selling price for “premium wines” matched the producer’s most optimistic RRP’s,
and was usually substantially higher than a number of independent stores.
If their RRP for wine X is $50 and they have a 20% off sale, their discounted
price would be $40. On the surface, to the casual shopper, that is a good deal.
However, if their competitors’ normal selling price is $35, it doesn’t look so
great. More and more stores are increasing their profit margins by jacking up
their prices. Just because a wine has 20% off, or is reduced by $9 does not mean
it is a good deal and cannot be found for less from other suppliers.
The more recent popular variants are:
ORP (Original Retail Price), meaning "maybe, somewhere, at some time, maybe
even restaurant price"; and
"Don't Pay" as a way around implying an RRP, often of historical source
and little current relevance. This is especially so where the wine may be
virtually exclusive to the particular retailer or auction house. It may also
ignore the fact that since that time the producer has reduced the price from,
say $45 to $30 some 12 months ago. And it certainly won't mention that the
Don't Pay price of $45.95 applied to the former heyday of the wine 5 or more
years ago and before the winery/brand was sold twice over.
Buyer beware, this auction house disclaimer gives the
selling clients open slather to quote whatever ORP they want:
"In certain circumstances, an item for sale on
the site may display the manufacturers Original Retail Price (ORP). All ORPs are
prices supplied by the manufacturer (or retailer) of the item at the time of the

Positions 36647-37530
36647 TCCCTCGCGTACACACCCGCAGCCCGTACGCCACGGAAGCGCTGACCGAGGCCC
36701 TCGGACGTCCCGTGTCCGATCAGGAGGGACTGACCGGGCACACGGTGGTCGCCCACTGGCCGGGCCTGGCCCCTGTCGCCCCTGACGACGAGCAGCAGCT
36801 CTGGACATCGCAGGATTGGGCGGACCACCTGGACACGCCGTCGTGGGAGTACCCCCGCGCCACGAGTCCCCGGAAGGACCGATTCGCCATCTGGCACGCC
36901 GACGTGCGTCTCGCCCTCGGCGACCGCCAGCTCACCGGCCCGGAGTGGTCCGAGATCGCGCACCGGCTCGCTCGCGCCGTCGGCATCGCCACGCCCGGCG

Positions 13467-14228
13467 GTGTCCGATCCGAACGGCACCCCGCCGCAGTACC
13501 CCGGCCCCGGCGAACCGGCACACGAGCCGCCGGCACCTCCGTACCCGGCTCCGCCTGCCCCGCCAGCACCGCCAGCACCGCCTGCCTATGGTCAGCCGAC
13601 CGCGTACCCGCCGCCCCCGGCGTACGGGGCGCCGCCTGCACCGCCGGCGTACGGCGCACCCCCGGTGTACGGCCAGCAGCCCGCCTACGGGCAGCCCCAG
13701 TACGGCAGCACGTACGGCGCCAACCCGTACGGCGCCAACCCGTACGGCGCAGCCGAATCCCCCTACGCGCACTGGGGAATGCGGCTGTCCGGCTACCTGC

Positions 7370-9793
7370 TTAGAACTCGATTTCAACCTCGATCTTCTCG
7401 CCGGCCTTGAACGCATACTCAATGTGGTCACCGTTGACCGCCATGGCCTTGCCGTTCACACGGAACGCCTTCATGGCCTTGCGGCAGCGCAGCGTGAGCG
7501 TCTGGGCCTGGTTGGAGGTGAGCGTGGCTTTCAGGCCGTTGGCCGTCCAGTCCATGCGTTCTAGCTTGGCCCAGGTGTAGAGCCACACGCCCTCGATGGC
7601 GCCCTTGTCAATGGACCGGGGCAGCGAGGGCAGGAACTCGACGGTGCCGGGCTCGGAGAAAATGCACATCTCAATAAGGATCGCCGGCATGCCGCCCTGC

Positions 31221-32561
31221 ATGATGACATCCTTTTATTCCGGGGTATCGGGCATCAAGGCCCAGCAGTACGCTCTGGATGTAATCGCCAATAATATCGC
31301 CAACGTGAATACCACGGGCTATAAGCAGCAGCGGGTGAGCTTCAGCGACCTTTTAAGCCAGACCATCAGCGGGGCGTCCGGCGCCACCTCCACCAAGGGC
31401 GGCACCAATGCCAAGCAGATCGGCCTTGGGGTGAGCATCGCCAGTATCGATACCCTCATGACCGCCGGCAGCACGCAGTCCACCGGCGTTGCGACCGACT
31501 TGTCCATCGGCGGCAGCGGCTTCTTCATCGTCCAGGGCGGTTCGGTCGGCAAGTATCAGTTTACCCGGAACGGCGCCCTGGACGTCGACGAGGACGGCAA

items original sale, and therefore such ORPs may not be current at the time of
the online auction of the item. GraysOnline takes no responsibility for the
display of ORPs on any item it offers for sale at an online auction on its site,
and hereby advises all bidders to satisfy themselves as to the value of the item
This leads to this sort of listing: "PAUL CHAMBLAIN
`BLANC DE BLANCS` BRUT NV, VIN MOUSSEAUX, FRANCE. EUROPEAN ORP €40 PER BOTTLE;
EXPECT TO PAY $64 IN AUSTRALIA." appears on wine-searcher, mostly in USA, with a
minimum listed price of $7.97 AUD and a maximum of $11.40 AUD.
Or: 6 X 2003 SANDALFORD CABERNET SAUVIGNON, MARGARET
RIVER, WA. ORP $480 PER DOZEN. This one might be close to RRP, maybe, the JO
tasting note from 24/06/2005 indicates a $32 RRP. The current 2005 vintage has
an RRP of $36, but the 2003, 2004 and now 2005 sold widely for a retail price of
$300/case, $25pb or less.
And how Original is Original? I was cleaning out
some purchasing records and noted that I bought some Henry Martin Sparkling
Shiraz NV on Grays in August 2007 and the ORP was (fairly accurately as far as I
could tell) listed as $240. More recent listings have the ORP inflated to $420.
Or possibly straight bovine manure. There are some rather overworked and tired
phrases which crop up in retailers newsletters all the time. Top of the list is
“Limited Stock.” By definition, all vintage wine has limited stock, there is a
finite amount of it available, be it Jacobs Creek Chardonnay or Penfolds Grange.
Some wines are heavily allocated, difficult to obtain and sell out very quickly.
Most smart buyers are aware of these wines and as a result, the “limited stock”
hard sell is not required. Some wines are not allocated and are available till
the producer has cleared the warehouse of the last vintage. In some cases that
takes longer than a full year yet retailers have been known to advertise these
wines as “limited stock.”
The next contender is “best ever vintage” or any one of a number of variations
on the theme. Time and time again, in retailers news letters this overworked
phrase crops up to the point that it is now almost meaningless in most cases.
Whilst on the subject of “best” it would be remiss of me not to mention the
newest chestnut “biggest and best newsletter” a claim which is now being made
with regular monotony by some retailers, especially those that publish weekly
via the internet.
Another beauty are those that make claims like “the best selection of wines at
the best prices on the net” where this is clearly not the case and they are just
“me too suppliers”.
These can take a number of forms here are some worth mentioning. The first is
the prerelease special offer buy. Some retailers, from time to time, will be the